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Review of the Museum and Art Gallery services : a report to the Department of Community Development, Sport & Cultural Affairs



Review of the Museum and Art Gallery services : a report to the Department of Community Development, Sport & Cultural Affairs

Other title

MAGNT Review December 2004 Morgan; Internal review of MAGNT. Final report March 2004


Morgan, Gary


E-Publications; E-Books; PublicationNT




"This Review has looked at the Museum and Art Gallery of the Northern Territory’s outputs relative to benchmark museum and art gallery activities and outputs around Australia and relative to international trends in museum practice. This Review has also considered possible service outcomes set against three funding scenarios." - Executive summary


This review was commissioned by Risk Management Services of the Department of the Chief Minister for the Northern Territory, on behalf of the Department of Community Development, Sport and Cultural Affairs. The review was put to Tender in October 2004, with the Tender awarded in November 2004. - Introduction; Made available via the Publications (Legal Deposit) Act 2004 (NT).

Table of contents

Executive summary -- Part A: Introduction - Background -- Outputs of this review. Part B: Outputs of the Museum and Art Gallery of the Northern Territory - A comparison of the MAGNT outputs in activities of collection development and management, public programs and research relative to those of other state museums and galleries - A discussion of the MAGNT outputs relative to national and international trends in museums and galleries - A consideration of the scientific focus of the MAGNT in terms of a) its management and outcomes relative to other museums and b) its contribution to Northern Territory economic activity and Government programs - A comparison of per square metre exhibition costs at the MAGNT relative to other institutions - A comparison of the acquisition budget of the MAGNT relative to other institutions. Part C: Possible budget scenarios - A discussion of three budget scenarios for the MAGNT with their consequent service outcomes. Part D: Summary of recommendations. Part E: Sources and acknowledgements. Part F: Appendices 1-8




Museums -- Northern Territory -- Public opinion; Museums -- Evaluation; Public relations -- Museums -- Northern Territory

Publisher name

Northern Territory Government

Place of publication



xviii, 124 pages ; 30 cm.

File type



Attribution International 4.0 (CC BY 4.0)

Copyright owner

Northern Territory Government



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Citation address


Related items

https://hdl.handle.net/10070/458000; https://hdl.handle.net/10070/457995

Page content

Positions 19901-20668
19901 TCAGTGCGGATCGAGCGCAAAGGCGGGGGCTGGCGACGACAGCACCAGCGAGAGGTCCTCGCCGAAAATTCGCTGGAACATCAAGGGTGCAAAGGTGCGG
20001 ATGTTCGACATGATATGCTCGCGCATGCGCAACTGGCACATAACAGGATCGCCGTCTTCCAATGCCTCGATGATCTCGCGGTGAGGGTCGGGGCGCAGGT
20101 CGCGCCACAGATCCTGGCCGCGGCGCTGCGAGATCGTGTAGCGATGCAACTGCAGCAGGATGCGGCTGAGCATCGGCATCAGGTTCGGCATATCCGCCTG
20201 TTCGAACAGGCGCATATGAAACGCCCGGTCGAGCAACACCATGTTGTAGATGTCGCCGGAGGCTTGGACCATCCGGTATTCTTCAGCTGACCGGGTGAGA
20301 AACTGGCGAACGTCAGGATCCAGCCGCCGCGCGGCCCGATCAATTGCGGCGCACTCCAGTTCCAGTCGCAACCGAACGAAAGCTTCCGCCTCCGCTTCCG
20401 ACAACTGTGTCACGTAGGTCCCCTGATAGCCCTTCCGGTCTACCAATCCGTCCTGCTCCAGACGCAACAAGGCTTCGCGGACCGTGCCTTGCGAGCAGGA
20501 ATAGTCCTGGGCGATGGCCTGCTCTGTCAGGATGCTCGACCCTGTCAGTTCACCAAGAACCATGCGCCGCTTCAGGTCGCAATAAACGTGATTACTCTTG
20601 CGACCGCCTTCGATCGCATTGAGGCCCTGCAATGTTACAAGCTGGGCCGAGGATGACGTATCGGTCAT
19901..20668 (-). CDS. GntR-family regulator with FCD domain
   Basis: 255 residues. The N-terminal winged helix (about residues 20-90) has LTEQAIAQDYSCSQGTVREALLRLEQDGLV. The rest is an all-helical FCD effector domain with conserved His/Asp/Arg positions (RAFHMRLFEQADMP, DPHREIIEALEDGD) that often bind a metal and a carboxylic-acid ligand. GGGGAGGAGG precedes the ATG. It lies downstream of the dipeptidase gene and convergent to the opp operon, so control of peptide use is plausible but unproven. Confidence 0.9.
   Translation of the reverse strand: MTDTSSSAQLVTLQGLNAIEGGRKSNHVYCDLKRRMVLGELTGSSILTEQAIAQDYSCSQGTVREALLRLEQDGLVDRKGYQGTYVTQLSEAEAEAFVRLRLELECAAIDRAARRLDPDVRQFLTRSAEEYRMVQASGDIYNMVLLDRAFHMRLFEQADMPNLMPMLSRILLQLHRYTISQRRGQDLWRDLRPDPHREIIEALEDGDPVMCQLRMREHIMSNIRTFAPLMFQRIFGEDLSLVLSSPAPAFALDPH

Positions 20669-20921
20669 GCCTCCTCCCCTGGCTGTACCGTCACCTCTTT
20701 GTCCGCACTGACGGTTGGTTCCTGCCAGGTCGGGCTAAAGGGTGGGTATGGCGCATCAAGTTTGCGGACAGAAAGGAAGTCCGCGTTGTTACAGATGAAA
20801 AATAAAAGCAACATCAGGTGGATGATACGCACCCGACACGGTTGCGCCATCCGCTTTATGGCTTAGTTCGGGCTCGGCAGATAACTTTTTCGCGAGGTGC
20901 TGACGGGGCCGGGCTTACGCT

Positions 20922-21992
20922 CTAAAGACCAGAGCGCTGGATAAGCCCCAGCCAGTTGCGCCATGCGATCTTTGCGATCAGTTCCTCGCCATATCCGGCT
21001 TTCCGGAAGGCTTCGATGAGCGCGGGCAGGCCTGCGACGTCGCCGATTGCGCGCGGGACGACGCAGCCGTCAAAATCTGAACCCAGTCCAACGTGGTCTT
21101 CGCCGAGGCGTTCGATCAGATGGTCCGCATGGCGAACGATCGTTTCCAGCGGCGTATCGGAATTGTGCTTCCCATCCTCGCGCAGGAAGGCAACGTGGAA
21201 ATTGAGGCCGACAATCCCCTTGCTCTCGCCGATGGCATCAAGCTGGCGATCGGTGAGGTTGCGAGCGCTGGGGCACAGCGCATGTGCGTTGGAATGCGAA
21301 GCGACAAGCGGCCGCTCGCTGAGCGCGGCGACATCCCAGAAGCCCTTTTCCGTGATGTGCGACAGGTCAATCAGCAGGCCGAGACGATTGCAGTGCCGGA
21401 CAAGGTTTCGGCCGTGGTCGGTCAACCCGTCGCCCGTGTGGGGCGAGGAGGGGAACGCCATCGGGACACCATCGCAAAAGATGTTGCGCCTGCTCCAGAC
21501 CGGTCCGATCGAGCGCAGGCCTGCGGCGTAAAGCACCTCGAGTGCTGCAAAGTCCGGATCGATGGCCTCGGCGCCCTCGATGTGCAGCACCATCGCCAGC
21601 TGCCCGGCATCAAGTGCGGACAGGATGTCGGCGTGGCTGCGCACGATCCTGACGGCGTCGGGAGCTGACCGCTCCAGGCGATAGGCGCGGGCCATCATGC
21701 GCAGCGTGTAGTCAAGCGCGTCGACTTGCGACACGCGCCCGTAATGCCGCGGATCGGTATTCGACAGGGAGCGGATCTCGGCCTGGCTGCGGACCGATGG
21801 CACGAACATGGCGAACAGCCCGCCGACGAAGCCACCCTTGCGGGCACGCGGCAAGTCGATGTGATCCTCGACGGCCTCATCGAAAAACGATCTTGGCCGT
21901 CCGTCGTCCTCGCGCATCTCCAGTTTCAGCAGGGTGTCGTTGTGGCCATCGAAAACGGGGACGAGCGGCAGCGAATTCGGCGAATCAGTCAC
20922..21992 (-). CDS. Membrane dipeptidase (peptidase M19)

MAGNT Review December 2004 Morgan 10 Thirdly, even allowing for the variation in organisational size, the MAGNT is one of Australias more diverse state institutions in terms of disciplinary coverage. As is noted above, the closest sister state agency to the MAGNT in disciplinary diversity is the Tasmanian Museum and Art Gallery. The Tasmanian Museum and Art Gallery also holds plants in the state herbarium, the only state museum in Australia to do so but does not have a major maritime archaeology/history dimension. The MAGNT operates multiple sites over a large geographic area, more akin to the Western Australian Museum and Queensland Museum, which are also highly diverse museums but exclude the role of state art gallery. The MAGNTs six year Strategic Plan identifies this intrinsic diversity as a strength. The Consultant concurs that there are particular opportunities for flexible program development and economies of scale in having the state museum and art gallery linked, assuming the expectations of key stakeholder groups to give strong presentation of the component parts can be met. In contrast to the diversity of disciplines and disciplinary coverage, the core functions of major cultural agencies, while often branded differently and with different emphases, are remarkably similar. The core functions of the MAGNT (which align with the key activities scoped into this Review) may be broadly defined as: o Developing, caring for and providing access to the collections o Undertaking research relating to the collections and through fieldwork o Interpreting the collections and providing public experiences to educate and entertain (exhibitions, education, and so forth). A perusal of respective annual reports, websites and other published materials reveals that these reflect the core functions of other state and national museums and galleries. They may be labelled differently of course. For example, the Western Australian Museum identifies its core functions as collection development and care, knowledge generation and knowledge communication and the Art Gallery of South Australia as preservation, research and communication. The State and Commonwealth Acts of Parliament* establishing the various agencies or their Boards also reflect the similarity of legislative core functions. If one adds to these core/legislative functions, supportive activities such as commercial enterprises (via retail outlets, dining facilities, venue activities, consultancies, etc) and fund-raising, as well as advertising and marketing, then the total packages of activity for any of the large museums and galleries in this country are very similar indeed. *The Acts are accessible on websites of most of the institutions. The differences between the various state and national museums and galleries in Australia are less in the what, then in the how and how much. While the broad areas of activity may be very similar, how they are delivered and how much emphasis they assume (and as a corollary, how much funding they require) vary. It is at this level that each agency must decide the balance between its functions and how to apportion internal resources to deliver on the corporate outputs and outcomes. There is no correct balance, and no single formula that determines the best mix of the core functions. No museum or gallery in this country would claim to be adequately addressing all of the collection management or development needs of its collection. Similarly, no museum or gallery in this country would suggest it could not do more in terms of public services if it had the resources to do so.